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— by Hana LaRock

30 of the Most Overused Phrases in Real Estate

It seems like real estate agents have a language of their own, and they kind of do if you really think about it. Whether it’s the language we use to talk with other agents, to bring clients in, or to list a property, there’s no denying that there are many “go-to” words and phrases. Oftentimes, as comfortable as we’ve gotten with pulling these words and phrases – even if we know they are overused and repetitive – we can’t help but do it. However, the fact of the matter is that when clients see these phrases, many get immediately turned off. If you can’t think of a synonym, then it’s usually better to not use any of these altogether, if you can avoid it.

Whether you are using these phrases in your listings or in-person, these are the most overused phrases in real estate. 

Sound familiar?

Adjectives Like There’s No Tomorrow

It’s a bit hard to avoid describing a home, especially if you’re just stating facts. But, these phrases can be so overused that people have come to associate their meaning with other words you’re actively not saying. For instance, take the word “cozy”. Most people love cozy, but in real estate jargon, they know this means “small”. It’s usually better, therefore, to say something like, “The home may seem small, but it offers a sense of comfort you can’t find in larger homes”. Honest, but still selling!

Here are some others:

  1. “Has great potential”
  2. “High-end”
  3. “Luxurious”
  4. “Cozy”
  5. “Quaint”
  6. “Updated”
  7. “Stainless steel”
  8. “Completely renovated”
  9. “Features…”
  10. “Spectacular”
  11. “Open-concept living room”
  12. “Dream kitchen”

Please, Tell Us More About All the Work That Needs to Be Done

It’s super important to be upfront about a home that needs to work. But, while some buyers may cringe at anything indicating a renovation needs to be done, other buyers (particularly investors) jump at it. So, while you shouldn’t necessarily avoid these phrases at all costs, you should be aware of your audience when using them. Ideally, it’s good to be specific, because both buyers and investors will know what it is that needs work exactly.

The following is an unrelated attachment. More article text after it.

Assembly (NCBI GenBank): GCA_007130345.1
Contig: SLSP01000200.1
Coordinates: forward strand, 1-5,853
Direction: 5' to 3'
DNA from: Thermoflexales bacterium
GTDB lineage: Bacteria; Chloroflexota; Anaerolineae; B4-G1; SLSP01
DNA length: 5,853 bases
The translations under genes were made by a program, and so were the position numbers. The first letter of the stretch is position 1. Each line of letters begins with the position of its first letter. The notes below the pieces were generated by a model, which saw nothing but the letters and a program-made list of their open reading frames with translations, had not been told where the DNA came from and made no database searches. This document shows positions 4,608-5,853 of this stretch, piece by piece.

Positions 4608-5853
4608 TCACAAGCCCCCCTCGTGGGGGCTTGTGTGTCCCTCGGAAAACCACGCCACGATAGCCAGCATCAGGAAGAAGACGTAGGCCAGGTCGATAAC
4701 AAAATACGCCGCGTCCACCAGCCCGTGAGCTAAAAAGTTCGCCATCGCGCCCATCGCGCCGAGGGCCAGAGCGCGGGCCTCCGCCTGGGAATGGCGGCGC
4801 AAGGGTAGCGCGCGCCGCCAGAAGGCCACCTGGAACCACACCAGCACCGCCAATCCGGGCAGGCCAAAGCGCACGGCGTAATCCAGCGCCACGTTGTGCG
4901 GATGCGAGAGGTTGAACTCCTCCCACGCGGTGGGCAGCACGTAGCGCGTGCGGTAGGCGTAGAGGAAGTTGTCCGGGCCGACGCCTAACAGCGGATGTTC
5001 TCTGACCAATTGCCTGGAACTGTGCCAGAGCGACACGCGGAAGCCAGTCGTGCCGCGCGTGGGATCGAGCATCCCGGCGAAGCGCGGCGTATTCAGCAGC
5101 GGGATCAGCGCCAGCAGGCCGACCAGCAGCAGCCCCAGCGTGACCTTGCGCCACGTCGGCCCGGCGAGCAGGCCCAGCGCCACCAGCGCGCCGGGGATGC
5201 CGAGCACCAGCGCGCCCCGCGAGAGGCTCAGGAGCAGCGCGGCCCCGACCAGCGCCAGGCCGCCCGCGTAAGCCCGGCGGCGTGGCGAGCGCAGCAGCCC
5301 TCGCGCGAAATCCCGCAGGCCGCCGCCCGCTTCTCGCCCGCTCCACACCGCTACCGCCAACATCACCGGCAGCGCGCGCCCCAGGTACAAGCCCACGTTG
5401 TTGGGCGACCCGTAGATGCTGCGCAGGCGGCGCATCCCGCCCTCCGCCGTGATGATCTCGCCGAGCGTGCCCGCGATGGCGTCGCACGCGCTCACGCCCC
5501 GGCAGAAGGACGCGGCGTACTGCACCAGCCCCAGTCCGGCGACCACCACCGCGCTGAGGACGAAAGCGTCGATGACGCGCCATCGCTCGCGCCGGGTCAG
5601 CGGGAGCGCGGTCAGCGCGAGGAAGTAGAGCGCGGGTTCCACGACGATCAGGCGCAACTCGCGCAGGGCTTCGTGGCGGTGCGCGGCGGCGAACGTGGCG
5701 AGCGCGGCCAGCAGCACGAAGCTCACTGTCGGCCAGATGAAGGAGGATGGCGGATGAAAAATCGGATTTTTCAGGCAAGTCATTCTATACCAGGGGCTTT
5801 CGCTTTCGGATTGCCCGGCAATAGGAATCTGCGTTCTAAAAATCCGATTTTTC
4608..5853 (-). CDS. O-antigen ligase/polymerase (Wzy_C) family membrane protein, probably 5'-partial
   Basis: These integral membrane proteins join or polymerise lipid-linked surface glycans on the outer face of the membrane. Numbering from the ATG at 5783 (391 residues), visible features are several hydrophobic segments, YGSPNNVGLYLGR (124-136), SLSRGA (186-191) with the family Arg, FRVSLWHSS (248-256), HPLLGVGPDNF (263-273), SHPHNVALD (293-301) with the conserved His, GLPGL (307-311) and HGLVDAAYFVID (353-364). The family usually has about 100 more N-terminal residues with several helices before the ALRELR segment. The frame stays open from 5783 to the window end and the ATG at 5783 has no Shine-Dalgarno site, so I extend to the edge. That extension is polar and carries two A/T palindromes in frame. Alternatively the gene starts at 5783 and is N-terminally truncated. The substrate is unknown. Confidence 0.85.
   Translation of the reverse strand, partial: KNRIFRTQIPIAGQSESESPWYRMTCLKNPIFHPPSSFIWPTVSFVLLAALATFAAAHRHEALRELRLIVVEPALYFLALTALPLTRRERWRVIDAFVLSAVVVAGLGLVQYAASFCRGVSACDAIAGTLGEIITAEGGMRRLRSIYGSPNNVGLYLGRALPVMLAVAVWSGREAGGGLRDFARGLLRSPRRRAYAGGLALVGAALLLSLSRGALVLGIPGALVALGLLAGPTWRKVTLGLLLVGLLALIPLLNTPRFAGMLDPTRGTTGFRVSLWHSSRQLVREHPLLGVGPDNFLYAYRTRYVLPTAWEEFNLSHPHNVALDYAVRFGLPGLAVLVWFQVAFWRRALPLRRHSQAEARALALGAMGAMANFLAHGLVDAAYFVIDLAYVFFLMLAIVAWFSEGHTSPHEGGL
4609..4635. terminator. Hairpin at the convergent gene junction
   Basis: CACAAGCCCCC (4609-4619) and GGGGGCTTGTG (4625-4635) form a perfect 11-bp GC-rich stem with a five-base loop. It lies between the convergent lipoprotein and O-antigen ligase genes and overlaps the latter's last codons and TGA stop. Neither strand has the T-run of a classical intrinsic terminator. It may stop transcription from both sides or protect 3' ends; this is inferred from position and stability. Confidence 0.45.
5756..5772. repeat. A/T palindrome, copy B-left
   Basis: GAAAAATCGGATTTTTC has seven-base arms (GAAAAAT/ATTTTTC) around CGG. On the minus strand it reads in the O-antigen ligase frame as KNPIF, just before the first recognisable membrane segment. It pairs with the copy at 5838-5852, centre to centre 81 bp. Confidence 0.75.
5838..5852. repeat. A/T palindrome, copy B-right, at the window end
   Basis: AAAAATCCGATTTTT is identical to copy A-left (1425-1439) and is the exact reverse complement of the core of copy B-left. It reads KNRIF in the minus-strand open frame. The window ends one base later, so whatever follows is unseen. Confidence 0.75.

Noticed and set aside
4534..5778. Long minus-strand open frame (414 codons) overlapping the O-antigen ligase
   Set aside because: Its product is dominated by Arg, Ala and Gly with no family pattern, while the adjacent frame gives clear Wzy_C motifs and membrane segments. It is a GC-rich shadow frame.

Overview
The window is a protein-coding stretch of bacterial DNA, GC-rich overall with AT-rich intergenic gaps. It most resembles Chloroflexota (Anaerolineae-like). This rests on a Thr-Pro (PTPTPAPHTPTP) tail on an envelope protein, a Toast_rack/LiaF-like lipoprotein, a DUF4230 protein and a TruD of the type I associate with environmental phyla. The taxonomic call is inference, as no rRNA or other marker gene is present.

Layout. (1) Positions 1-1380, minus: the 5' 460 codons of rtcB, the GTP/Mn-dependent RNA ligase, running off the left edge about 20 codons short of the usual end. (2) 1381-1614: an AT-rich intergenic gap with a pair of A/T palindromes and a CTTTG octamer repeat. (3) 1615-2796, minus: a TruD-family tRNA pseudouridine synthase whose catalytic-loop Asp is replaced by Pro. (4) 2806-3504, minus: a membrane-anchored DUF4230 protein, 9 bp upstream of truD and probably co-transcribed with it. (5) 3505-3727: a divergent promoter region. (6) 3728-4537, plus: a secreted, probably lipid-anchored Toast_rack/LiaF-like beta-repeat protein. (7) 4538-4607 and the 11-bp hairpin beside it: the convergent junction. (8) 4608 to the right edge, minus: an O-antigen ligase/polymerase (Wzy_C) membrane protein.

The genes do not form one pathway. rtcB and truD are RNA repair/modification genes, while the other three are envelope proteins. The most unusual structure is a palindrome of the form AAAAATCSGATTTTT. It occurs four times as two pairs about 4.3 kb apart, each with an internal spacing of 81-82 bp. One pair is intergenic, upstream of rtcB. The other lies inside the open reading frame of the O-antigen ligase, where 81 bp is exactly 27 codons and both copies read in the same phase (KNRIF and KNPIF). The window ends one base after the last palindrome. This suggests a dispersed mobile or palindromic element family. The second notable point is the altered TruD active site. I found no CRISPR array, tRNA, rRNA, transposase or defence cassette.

1. “Needs a little TLC”
  2. “Handyman special”
  3. “Must see to appreciate it”
  4. “Great starter home”
  5. “Add to your investment portfolio

Don’t Make Assumptions

Real estate definitely has roots in some “old-fashioned” concepts. But, in a modern society, it’s important to stop using certain words and/or phrases that sell an idea that may be outdated. Again, while it’s important to know your audience, making assumptions can actually be harmful to your buyers and put potential clients off. For example, saying that the basement can be converted into a man-cave may have good intentions behind it, but ultimately, assumes too much about a couple and/or individual buyers without even seeing them. 

  1. “An extra bedroom for your growing family”
  2. “He can have the man-cave down here!”
  3. “You can entertain in here”

Rushing Your Buyers Into It

Buyers know when they are feeling rushed. And, in today’s market, most of them already know how competitive it is, and how quickly they’ll need to make a bid. While it can help, all it really does is push people to put off the decision because they want the rush to be on their own accord, not someone else’s. Too much urgency in your use of language can lead to buyers walking away at the closing table. So, give the facts, but leave the ball in their court: “As you probably know, the market is hot now, so I would suggest putting an offer in on this home as soon as possible. But, if you want to keep looking, first, that’s okay, too. However, whichever one you love the most, don’t wait!”

  1. “This will not last”
  2. “Priced to sell”
  3. “Too good to pass up”
  4. “You’re not going to find much else for this price”
  5. “Serious buyers only”

Stretching the Truth

Even if you are telling the truth about a property’s location, be sure not to exaggerate it. And, even if you think the home may be ideal for your buyers, they can usually tell pretty quickly if you’re “just saying it to say it”.

  1. “Close to shops and restaurants”
  2. “There’s nothing like it”
  3. “State-of-the-art”
  4. “Location, location, location”
  5. “The perfect home”

 

Which words and phrases do you tend to overuse the most? Which ones do you think are still okay to use? Let us know in the comments below!

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